Gmail Failure Heightens Cloud Computing Jitters

Gmail’s 100-minute outage Tuesday was the result of a cascading series of router failures caused by a combination of hardware maintenance and traffic policies, Google said.

The failure of the third-most popular Web mail service left users around the world who access the system online instead of through an email client unable to send or receive new messages or retrieve saved ones.

It immediately set off renewed discussion of the risks of cloud computing, with some users swearing off the service entirely for more old-school offerings from other providers — which, of course, have their own histories of outages.

Risk Isn’t in the Cloud, but Out of It

The biggest risk factor associated with outages such as Tuesday’s is not the temporary lack of access to data, said Camille Mendler, a Yankee Group analyst who tracks enterprise adoption of cloud computing. Rather, it’s the risk that large enterprises that stand to gain greatly from cloud-based computing might become even more reluctant to dive in and give such services a try.

“Once bitten twice shy,” Mendler told the E-Commerce Times. “If more and more of these types of outages occur, and people do not get satisfactory service — or, if you will, some type of comeback when these type of things happen — companies may not even try.”

Growing Adoption

Enterprise spending on cloud-computing technologies is expected to more than double by 2012, reaching US$42.3 billion, according to research firm IDC.

Among individuals, about 69 percent of U.S. Internet users use cloud-computing services such as Web mail, online data storage or online office productivity tools, according to a September 2008 survey by the Pew Research Center. The largest single group is email users.

The biggest driver in the move toward cloud computing is cost savings, according to IDC.

However, nearly a quarter of IT executives believe the technology is too immature to properly judge, with another quarter saying its an interesting concept that would nevertheless fall flat in front of company leadership, the firm reports.

Googling the Cloud

Google is particularly keen on seeing cloud computing succeed.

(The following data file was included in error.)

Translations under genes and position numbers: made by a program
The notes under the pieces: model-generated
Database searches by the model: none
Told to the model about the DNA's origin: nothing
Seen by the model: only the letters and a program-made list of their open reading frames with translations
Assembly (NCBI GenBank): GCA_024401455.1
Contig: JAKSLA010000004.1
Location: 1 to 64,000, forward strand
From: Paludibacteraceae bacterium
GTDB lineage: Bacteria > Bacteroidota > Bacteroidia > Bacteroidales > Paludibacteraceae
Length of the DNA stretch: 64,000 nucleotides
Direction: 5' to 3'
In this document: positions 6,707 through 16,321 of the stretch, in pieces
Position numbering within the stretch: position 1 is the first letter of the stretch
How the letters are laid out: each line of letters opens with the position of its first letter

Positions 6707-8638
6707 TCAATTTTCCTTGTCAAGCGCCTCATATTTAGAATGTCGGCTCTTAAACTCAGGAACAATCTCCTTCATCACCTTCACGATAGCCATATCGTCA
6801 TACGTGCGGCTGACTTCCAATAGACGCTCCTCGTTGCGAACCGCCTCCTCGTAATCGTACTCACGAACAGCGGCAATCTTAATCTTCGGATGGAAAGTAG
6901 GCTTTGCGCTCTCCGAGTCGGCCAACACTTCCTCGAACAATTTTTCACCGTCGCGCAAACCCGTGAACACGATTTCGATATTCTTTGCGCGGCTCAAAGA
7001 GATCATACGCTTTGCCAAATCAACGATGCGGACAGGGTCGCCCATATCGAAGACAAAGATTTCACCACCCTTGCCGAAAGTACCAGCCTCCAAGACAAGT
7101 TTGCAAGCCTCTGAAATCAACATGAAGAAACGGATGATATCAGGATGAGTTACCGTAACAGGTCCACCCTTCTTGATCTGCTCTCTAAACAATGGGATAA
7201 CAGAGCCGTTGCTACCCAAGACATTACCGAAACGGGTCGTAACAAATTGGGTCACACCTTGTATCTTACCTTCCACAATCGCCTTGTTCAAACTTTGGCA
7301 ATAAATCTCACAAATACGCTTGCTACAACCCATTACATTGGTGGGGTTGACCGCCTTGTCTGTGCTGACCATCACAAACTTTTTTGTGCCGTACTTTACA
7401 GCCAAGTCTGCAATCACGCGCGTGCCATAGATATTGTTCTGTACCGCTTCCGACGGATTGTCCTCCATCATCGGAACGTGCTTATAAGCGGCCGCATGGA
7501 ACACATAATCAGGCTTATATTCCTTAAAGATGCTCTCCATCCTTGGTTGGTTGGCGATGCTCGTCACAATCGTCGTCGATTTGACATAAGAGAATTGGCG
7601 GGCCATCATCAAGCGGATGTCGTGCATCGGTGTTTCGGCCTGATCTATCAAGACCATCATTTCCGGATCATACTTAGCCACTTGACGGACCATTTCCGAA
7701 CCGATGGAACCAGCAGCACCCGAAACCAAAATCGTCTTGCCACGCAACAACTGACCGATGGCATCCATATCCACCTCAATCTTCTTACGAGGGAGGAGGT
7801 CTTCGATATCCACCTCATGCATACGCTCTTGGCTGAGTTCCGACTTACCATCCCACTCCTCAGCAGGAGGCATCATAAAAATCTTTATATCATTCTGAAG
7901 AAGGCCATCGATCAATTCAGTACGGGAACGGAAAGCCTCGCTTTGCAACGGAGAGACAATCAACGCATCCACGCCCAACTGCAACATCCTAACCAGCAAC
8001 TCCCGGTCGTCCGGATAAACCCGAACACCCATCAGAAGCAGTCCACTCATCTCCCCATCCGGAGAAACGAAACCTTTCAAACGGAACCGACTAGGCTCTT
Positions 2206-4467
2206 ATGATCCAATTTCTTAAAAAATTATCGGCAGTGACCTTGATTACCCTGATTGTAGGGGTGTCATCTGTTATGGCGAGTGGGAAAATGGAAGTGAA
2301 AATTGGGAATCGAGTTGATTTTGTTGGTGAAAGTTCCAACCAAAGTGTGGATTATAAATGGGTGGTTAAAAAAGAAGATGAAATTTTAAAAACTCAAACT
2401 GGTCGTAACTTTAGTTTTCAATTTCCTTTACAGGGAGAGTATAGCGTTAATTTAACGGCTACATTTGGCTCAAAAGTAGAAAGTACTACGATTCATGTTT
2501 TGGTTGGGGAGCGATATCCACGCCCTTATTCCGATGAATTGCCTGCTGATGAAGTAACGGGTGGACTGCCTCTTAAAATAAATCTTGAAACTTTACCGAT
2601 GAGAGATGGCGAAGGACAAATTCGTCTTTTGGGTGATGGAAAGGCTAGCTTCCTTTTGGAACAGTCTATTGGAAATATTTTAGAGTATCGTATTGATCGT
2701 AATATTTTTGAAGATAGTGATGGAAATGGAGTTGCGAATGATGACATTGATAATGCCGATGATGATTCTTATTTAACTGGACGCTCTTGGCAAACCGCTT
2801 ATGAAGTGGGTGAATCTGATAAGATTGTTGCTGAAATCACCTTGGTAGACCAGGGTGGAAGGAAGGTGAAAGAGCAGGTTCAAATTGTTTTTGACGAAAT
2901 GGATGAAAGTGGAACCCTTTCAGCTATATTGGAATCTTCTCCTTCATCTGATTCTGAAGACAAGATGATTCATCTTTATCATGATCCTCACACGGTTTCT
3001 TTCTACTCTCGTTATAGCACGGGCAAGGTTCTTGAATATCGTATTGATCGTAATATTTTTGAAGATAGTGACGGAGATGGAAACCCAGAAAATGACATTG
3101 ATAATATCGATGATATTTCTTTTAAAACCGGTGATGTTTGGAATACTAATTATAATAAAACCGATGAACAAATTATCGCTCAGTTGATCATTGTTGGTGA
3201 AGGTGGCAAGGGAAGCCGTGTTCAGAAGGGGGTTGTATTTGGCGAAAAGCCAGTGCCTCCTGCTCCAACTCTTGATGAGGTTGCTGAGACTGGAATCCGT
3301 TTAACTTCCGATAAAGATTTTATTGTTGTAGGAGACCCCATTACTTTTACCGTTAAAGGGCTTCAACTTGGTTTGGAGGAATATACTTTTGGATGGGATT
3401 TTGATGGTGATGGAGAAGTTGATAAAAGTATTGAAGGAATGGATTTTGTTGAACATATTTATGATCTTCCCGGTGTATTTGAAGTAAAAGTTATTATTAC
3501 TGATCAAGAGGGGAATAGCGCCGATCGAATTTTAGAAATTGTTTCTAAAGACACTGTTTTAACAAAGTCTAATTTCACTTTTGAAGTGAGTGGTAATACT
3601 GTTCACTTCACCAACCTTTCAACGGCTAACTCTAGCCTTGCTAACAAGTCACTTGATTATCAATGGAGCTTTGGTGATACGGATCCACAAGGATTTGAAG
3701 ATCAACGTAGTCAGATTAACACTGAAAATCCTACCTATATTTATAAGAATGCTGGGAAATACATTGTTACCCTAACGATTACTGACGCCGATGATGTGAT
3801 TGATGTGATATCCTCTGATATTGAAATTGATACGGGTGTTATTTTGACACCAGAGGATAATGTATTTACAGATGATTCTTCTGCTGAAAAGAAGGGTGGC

Google Apps will likely generate $500 million in revenue in 2009, predicted Collins Stewart analyst Sandeep Aggarwal. That is still a small part of the company’s total revenue, but it’s one that Google wants to grow.

The company is working toward rolling out an operating system for PC-based computers called “Chrome” that is said to rely heavily on cloud-based services. Google currently offers cloud-based email, office and productivity applications, photo-sharing and other services to individuals and businesses.

Its Google Apps service for businesses will go head-to-head with Microsoft in competing for customers in the cloud-based office productivity market when Microsoft’s next version of Office launches with tightly integrated online capabilities.

Google understands that outages such as Tuesday’s are troubling to users and particularly to enterprise customers, said Google Vice President of Engineering Ben Treynor in a posting to the company’s blog.

“Thus, right up front, I’d like to apologize to all of you — today’s outage was a Big Deal, and we’re treating it as such,” he wrote.

Enterprise Users, Beware

Still, neither Google nor many of the other 40 cloud-computing vendors Mendler follows offer enterprise-class contracts that provide realistic uptime commitments and money-back guarantees — not just credits — for poor service, she pointed out.

The trouble isn’t that outages happen. Technology is fickle and any service can be vulnerable, Mendler observed.

“The scandal of the situation is the very weak promises that they make to both consumers and businesses as to what they are willing to commit in terms of reliability,” she said.

Google promised to take steps to ensure that something similar never happens again.

It is heaping new router capacity on its network to make sure routine maintenance doesn’t cause a significant problem, and it will work to change how the routers handle overloads to ensure that they simply slowdown — not stop dead — should something go wrong.

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